In a recent visit to PACOM with other Stanford colleagues, we had the chance to observe an Army brigade combat team exercise. This exercise involved an opposing force that was operating under free-play conditions—that is, the opposing force was free to innovate tactics against the brigade in training as it saw fit.
But in conversations with the personnel running the exercise, it came out that what the opposing force could do was highly constrained in the cyber dimension—and the reason offered was that giving them full free rein would shut down the exercise and prevent the brigade from achieving its other training objectives. Given the high cost of the exercise (~$3-4 M), it made more sense to prevent a premature shutdown of the exercise.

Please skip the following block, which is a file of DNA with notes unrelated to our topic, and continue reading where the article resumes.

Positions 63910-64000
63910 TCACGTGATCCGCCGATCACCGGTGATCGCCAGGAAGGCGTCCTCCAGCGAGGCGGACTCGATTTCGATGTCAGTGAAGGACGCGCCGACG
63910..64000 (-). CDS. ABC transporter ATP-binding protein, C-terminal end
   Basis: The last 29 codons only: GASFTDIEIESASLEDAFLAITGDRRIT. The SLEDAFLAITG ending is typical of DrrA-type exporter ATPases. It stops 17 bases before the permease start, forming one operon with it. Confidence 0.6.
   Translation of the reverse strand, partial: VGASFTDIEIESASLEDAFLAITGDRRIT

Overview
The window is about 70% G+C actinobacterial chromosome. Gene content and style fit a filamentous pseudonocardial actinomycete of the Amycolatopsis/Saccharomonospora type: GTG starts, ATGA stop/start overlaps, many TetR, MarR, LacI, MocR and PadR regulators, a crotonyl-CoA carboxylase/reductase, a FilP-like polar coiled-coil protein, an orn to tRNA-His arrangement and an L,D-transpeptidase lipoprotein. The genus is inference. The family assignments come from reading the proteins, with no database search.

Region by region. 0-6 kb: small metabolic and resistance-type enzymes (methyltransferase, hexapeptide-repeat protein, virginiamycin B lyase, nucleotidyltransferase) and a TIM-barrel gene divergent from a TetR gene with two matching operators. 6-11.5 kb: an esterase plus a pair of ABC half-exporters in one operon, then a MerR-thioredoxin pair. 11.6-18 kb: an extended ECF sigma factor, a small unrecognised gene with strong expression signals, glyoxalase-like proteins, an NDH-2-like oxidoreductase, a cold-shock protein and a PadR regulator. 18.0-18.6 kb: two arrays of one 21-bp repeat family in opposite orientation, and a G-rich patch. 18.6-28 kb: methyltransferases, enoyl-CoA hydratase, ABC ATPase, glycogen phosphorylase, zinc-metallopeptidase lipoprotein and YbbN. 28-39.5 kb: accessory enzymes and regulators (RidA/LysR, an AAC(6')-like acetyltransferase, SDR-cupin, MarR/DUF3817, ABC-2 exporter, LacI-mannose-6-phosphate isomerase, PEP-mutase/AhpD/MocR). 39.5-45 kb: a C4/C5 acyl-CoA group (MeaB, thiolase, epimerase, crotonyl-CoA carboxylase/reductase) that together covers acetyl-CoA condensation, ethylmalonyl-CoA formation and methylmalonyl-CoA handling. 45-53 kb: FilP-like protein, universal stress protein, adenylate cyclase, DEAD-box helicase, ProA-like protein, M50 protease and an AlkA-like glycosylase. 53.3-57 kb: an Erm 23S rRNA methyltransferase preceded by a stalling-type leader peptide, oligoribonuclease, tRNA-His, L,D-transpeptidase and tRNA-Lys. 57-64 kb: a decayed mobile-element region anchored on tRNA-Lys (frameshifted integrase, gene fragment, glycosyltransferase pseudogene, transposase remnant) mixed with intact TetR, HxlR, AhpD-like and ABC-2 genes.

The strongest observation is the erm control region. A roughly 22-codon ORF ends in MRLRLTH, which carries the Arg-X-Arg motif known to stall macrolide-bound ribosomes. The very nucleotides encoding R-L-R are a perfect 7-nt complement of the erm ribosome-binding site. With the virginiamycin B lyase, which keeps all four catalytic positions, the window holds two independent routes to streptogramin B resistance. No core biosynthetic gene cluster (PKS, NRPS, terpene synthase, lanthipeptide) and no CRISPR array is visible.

That rationale makes sense to me as well, and this posting is no way a criticism of this particular exercise. But one result of conducting the exercise with severe constraints on the opposing force’s cyber operations is that the brigade will not be training against a full-on cyber threat—and thus will get no practice operating in a severely compromised cyber environment.
If the practice constraining the cyber operations of opposing forces in major exercises is common (and I believe it is), our forces will be severely handicapped when they deal with real-world adversaries that do have significant cyber capabilities.
I can’t help but wonder: Would the cyber-induced collapse of expensive exercises motivate senior decision makers to pay more attention to operating in compromised battlefield environments?